Federal Noxious Weed List Invasive

Hydrilla verticillata

Hydrilla

Introduction

Origin: Warmer regions of the Old World
Introduction to Florida: 1950-1951 (ornamental)

Hydrilla is a submersed plant. It can grow to the surface and form dense mats. It may be found in all types of water bodies.

Habit

  • Hydrilla is a herbaceous perennial.
  • Submersed, “obligate” (requiring a wet habitat).
  • Forming dense stands of very long stems (25 ft.) in the water.
  • Reproduces mainly by regrowth of stem fragments; also reproduces by growth of axillary buds(turions) and subterranean tubers; tubers can remain viable for more than 4 years (Van & Steward 1990).
  • A single tuber can grow to produce more than 6,000 new tubers per m2 (Sutton et al. 1992).

Habitat

  • Hydrilla can grow in almost any freshwater: springs, lakes, marshes, ditches, rivers, tidal zones.
  • Can grow in only a few inches of water, or in water more than 20 feet deep.
  • Can grow in oligotrophic (low nutrient) to eutrophic (high nutrient) conditions.
  • Can grow in 7% salinity of seawater (Haller 1974).
  • Temperature tolerance: hydrilla is somewhat winter-hardy; its optimum growth temperature, 20-27o C (68-81o F); its maximum temperature, 30o C (86o F) (Kasselmann 1995).
  • U.S. southern populations overwinter as perennials; northern populations overwinter and regrow from tubers.
  • Can grow in only 1% of full sunlight.
  • Low light compensation and saturation points and low CO2 compensation point make it a competitive plant because it can start growing in low light before other plants do (Van et al. 1976; Bowes 1977).

 

  • There is only one species of Hydrilla in the world.
  • Hydrilla verticillata’s dioecious type (plants having female flowers only) originates from southern India. Hydrilla’s monoecious type (plants having male and female flowers on the same plant) is probably from Korea. (Madeira et al. 1997).
  • Occurs in Europe, Asia, Australia and the Pacific, Africa, South America and North America.

 

Hydrilla verticillata was probably brought to the Tampa and Miami, Florida areas as an aquarium plant in the late 1950s; by the 1970s, it was established throughout Florida. The monoecious type was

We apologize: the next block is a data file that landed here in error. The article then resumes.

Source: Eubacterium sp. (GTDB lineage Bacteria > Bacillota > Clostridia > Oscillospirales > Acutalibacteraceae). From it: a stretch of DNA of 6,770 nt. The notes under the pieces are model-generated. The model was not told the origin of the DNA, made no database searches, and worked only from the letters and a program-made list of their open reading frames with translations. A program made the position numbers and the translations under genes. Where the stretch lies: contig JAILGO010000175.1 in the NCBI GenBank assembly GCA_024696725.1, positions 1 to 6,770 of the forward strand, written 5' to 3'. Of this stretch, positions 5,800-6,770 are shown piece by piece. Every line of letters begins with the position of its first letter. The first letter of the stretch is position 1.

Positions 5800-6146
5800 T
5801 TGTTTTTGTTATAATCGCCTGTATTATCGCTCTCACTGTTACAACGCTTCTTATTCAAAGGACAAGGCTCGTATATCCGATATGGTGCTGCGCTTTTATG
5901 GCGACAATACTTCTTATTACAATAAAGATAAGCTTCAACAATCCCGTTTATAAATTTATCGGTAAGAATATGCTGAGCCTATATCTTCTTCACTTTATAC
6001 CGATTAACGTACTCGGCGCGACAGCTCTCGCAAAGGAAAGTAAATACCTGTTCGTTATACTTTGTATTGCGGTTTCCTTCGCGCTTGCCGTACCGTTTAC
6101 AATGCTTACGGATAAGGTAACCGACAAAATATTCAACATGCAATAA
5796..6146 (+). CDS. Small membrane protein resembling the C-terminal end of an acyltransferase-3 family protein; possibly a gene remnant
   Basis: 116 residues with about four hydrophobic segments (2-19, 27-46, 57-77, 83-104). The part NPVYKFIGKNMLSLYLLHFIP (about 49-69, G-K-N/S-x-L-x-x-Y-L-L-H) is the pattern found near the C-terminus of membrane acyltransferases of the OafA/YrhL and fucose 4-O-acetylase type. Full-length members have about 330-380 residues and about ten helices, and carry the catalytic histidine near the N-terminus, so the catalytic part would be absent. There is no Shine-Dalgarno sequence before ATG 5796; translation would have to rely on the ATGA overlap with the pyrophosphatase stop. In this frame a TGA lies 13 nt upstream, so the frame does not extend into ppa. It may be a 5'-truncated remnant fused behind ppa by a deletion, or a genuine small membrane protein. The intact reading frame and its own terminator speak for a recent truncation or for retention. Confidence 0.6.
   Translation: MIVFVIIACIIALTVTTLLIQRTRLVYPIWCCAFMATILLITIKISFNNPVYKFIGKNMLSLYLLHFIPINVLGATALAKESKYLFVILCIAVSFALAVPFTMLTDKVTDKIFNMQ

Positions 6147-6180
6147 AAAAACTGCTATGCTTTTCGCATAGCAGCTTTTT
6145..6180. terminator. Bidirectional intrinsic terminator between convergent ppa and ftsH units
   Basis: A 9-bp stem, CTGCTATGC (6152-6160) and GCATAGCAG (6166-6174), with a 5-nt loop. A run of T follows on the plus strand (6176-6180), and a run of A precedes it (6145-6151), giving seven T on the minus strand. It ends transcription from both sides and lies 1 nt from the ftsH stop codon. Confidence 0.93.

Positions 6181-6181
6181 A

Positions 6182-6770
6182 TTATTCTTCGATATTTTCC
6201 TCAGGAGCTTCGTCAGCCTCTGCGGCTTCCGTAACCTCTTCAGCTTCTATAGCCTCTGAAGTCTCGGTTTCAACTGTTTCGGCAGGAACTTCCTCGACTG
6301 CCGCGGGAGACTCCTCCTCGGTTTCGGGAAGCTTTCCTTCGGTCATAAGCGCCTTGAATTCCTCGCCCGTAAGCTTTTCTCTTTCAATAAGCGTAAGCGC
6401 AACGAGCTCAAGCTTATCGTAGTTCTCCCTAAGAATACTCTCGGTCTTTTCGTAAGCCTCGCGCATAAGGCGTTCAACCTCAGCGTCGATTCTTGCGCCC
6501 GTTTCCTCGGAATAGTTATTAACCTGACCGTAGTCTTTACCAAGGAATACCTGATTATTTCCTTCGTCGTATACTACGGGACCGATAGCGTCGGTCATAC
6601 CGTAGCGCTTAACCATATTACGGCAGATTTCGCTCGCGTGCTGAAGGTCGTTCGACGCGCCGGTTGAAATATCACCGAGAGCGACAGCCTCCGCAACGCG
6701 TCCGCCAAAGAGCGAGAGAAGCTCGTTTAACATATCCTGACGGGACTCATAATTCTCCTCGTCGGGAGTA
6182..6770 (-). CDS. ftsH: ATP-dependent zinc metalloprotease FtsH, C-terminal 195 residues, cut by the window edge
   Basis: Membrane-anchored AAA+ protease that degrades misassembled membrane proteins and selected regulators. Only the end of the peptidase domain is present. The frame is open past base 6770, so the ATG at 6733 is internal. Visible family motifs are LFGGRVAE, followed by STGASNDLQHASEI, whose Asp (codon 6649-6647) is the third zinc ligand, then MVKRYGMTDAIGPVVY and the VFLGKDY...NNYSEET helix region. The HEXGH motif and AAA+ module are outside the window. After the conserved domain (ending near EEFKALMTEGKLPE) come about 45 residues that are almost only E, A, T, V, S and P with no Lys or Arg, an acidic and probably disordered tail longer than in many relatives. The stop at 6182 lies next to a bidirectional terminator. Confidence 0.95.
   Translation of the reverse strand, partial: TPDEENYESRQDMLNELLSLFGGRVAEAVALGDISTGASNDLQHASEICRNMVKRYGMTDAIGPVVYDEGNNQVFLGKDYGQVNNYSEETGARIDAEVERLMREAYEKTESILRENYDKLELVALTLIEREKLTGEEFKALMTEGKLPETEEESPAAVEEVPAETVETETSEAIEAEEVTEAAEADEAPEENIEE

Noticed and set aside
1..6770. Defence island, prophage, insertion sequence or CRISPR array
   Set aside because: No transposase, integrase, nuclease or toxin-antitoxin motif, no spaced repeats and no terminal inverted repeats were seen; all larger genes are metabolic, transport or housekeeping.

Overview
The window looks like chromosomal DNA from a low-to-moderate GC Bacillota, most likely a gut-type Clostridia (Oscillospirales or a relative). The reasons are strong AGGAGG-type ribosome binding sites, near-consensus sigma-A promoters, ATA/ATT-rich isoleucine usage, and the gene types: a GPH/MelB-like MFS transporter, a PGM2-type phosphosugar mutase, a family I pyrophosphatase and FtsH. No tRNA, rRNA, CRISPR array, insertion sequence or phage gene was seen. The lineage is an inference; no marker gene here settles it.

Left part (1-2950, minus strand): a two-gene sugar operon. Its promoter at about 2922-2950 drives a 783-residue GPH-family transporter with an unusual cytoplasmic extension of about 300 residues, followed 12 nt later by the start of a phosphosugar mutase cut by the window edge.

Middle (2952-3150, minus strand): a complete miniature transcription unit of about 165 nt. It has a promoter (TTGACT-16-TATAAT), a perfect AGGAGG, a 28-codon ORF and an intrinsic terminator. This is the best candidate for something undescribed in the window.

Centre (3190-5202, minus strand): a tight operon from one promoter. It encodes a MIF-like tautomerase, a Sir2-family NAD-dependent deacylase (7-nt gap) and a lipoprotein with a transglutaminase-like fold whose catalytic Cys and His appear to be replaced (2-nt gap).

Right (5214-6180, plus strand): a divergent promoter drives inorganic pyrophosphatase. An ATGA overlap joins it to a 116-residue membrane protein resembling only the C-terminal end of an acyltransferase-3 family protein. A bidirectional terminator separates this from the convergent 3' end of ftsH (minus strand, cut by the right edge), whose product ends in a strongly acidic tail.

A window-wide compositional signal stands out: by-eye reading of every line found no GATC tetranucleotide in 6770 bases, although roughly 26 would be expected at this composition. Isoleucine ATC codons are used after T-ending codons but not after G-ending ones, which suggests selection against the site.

introduced separately much later in the Potomac Basin (Enrionmental Laboratory 1985).

Hydrilla verticillata continues to be sold through aquarium supply dealers and over the Internet, even though the plant is on the U.S. Federal
Noxious Weed List.

Description

Hydrilla stems are slender, branched and up to 25 feet long. Hydrilla’s small leaves are strap-like and pointed. They grow in whorls of four to eight around the stem. The leaf margins are distinctly saw-toothed. Hydrilla often has one or more sharp teeth along the length of the leaf mid-rib. Hydrilla produces tiny white flowers on long stalks. It also produces 1/4 inch turions at the leaf axils and potato-like tubers attached to the roots in the mud.

Original description: Linnaeus 1782; Royle 1839

  • Monocot, forb, submersed.
  • Rooted in the hydro-soil, adventitious roots are white.
  • The plant is submersed, except when branches have reached and grown across the water surface; sometimes found as detached floating mats.
  • Appearance can vary substantially, depending on growth conditions (Pieterse et al. 1985).
  • Stems submersed, slender (about 1/32 in. thick) and sinewy, long (to 25 feet).
  • Profuse branching occurs near the water surface.
  • Leaves small (5/8 in. long), strap-like, pointed tips, conspicuous midrib; arranged in whorls of 4 to 8, joined directly to the stem, whorl internodes 1/8 to 2 in. long.
  • Leaf margins distinctly visible saw-toothed; often with one or more sharp teeth along the underside midrib.